practical experience, FTW bombergirl69's Avatar
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    Mar 2015
    Seconding (or thirding) Mary Stewart - a terrific writer and LOVED that series (Hollow Hills in particular)

    I also loved Mists of Avalon for entirely different reasons. Really, a very different take/story. A good friend went over for some kind of women's annual celebration and said it was magic.

    Haven't read Bernard Cornwall's series but did like his Sharpe stuff.
    The fact that there's a highway to hell and only a stairway to heaven says a lot about anticipated traffic numbers.

  7. #7
    I aim to misbehave Myrealana's Avatar
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    I enjoyed the Camulod Chronicles (aka The Dream of Eagles) series by Jack Whyte. It starts with Romans left behind when the empire left the British Isles and covers a couple hundred years to the end of Arthur's reign.
    -- Myrea
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  8. #8
    figuring it all out airandarkness's Avatar
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    May 2017
    Also a fan of Mary Stewart's Merlin series and a HUGE fan of Bernard Cornwell's trilogy. Best take I've read so far, I think.

    I tried Lawhead's Pendragon Cycle and wasn't too into it, especially once he got beyond telling Merlin's part of the story. Nevertheless, I kind of want to try his other Arthurian series, which I think is time-travel story.

    And of course, I love The Once and Future King.

    I actually have a YA King Arthur novel on submission right now (well, I did - I temporarily halted submissions to get some feedback from beta readers).

  9. #9
    New Fish; Learning About Thick Skin justaddgigi's Avatar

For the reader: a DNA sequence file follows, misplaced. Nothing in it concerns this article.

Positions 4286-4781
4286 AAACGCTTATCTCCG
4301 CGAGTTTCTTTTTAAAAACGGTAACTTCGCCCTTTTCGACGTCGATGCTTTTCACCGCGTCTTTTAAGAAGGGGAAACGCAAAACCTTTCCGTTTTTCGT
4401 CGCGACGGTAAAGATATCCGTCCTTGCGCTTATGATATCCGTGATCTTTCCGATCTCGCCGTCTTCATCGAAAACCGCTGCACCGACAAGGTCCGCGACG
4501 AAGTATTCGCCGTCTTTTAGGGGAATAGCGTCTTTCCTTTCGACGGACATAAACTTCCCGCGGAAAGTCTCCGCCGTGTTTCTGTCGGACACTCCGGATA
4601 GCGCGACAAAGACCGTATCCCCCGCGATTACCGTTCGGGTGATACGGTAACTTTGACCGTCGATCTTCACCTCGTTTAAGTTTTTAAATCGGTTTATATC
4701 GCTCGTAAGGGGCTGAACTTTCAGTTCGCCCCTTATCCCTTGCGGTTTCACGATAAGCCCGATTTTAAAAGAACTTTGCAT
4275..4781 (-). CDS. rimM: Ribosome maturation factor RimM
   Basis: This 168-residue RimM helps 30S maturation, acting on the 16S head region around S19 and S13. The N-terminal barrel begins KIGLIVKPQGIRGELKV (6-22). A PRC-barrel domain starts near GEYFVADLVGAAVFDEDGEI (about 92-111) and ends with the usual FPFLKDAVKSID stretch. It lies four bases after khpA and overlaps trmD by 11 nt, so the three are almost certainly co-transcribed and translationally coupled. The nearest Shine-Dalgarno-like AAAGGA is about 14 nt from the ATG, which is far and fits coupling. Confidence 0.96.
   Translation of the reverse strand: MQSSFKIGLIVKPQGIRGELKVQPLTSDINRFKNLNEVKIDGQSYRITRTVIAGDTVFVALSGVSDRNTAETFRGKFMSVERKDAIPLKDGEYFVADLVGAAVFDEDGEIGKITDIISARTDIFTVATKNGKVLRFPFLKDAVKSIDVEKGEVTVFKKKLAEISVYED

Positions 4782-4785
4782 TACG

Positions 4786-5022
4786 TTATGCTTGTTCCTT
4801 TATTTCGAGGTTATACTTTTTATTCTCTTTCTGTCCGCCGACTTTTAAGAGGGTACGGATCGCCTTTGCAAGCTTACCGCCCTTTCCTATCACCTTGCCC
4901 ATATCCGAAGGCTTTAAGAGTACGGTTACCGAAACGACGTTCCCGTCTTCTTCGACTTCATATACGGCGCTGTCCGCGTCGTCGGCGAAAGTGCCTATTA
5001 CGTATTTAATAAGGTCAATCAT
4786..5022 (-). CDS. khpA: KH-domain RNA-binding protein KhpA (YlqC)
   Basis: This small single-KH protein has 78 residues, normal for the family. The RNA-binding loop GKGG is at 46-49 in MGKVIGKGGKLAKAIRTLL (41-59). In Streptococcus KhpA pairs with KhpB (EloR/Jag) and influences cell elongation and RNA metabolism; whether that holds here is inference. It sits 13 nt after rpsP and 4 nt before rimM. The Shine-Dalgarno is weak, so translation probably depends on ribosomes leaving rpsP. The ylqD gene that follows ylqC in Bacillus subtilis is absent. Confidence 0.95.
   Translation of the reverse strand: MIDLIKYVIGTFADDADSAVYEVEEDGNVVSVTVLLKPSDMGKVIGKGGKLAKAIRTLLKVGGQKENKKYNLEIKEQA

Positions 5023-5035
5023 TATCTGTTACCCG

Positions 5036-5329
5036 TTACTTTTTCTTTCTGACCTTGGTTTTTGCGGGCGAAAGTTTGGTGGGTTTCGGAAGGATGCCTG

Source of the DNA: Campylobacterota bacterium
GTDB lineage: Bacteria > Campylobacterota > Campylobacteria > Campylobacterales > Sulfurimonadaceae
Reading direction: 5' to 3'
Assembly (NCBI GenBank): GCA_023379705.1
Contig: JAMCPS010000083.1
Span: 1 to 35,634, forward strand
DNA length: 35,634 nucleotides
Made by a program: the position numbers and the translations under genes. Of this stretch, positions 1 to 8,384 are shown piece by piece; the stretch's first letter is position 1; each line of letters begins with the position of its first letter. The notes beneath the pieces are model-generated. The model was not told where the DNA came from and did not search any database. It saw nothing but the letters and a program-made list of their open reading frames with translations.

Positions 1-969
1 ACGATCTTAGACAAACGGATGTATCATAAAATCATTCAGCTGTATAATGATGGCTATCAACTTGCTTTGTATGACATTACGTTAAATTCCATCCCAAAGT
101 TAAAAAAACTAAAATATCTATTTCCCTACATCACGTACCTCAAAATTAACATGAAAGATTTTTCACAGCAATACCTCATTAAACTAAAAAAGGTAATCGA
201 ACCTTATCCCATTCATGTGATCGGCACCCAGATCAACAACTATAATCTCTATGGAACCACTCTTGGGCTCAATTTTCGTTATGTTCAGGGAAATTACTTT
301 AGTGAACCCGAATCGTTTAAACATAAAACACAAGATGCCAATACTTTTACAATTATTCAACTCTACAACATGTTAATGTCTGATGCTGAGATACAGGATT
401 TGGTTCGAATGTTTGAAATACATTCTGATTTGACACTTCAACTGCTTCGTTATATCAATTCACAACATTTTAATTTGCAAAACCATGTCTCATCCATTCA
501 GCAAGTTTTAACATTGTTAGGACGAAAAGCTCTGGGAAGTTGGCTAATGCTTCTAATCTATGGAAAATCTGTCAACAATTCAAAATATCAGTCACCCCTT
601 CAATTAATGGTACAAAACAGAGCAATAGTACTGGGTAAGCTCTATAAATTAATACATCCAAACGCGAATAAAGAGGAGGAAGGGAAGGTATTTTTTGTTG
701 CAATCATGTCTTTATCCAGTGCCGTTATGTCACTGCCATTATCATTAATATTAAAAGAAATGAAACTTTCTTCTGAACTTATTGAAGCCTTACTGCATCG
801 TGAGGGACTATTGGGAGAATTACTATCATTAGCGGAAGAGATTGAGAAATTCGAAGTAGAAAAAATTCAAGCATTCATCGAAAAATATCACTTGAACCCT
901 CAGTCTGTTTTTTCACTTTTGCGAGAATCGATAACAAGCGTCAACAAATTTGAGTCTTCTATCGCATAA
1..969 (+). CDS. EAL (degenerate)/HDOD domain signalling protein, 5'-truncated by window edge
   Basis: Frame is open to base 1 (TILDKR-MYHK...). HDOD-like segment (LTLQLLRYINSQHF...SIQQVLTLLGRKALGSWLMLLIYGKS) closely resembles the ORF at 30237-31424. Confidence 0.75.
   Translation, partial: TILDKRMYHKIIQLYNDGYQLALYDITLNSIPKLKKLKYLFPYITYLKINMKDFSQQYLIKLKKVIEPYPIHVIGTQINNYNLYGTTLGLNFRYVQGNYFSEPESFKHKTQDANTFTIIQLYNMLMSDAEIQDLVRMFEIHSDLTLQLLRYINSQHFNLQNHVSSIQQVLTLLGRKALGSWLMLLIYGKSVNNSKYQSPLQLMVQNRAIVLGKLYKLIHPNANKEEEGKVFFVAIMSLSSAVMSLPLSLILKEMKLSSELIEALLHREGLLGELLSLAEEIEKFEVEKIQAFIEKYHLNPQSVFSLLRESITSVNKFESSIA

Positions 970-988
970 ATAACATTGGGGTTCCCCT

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    Jul 2015
    San Antonio, TX
    One of my favorite authors Patricia Kennealy Morrison does a great sci-fi Arthurian novels as part of her The Keltiad series.
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  10. #10
    Likes metaphors mixed, not stirred Chris P's Avatar
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    Nov 2009
    Arlington, VA
    Second on loving Once and Future King. It launched my teenage love affair with fantasy.

    Second on not caring for Mists of Avalon. Although I found the world enchanting, the characters were cardboard cut outs to me and not much seemed to happen by the 25% mark, where I gave up on it.
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  11. #11
    In Honor of Peter Tomich,USS Utah Komnena's Avatar
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    May 2007
    King Louie's town
    Sutcliff's Arthur book is Sword at Sunset. I would also recommend Joan Wolf's Born of the Sun. It's not actually about Arthur but is set during the time the Saxons were conquering England. I'd recommend the Sutcliff book first then reading the Wolf book right after the Sutcliff.
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  12. #12
    New Fish; Learning About Thick Skin Quillandink's Avatar
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    May 2014
    If you want to try something with a bit of humour

    Arthur Rex by Thomas Berger

    Still holds a special place on my bookshelf after a few decades.

  13. #13
    Just Another Lazy Perfectionist Brightdreamer's Avatar
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    Apr 2012
    Nobody's mentioned T. A. Barron's The Lost Years of Merlin series yet? It's not quite Arthurian, but tracks a young Merlin's development, the development of his second sight and how he comes to grips with powers he doesn't want. The first one was quite well done. (One of those I keep meaning to get back to...)

    Jane Yolen also wrote a trilogy on Merlin's origins, the Young Merlin trilogy.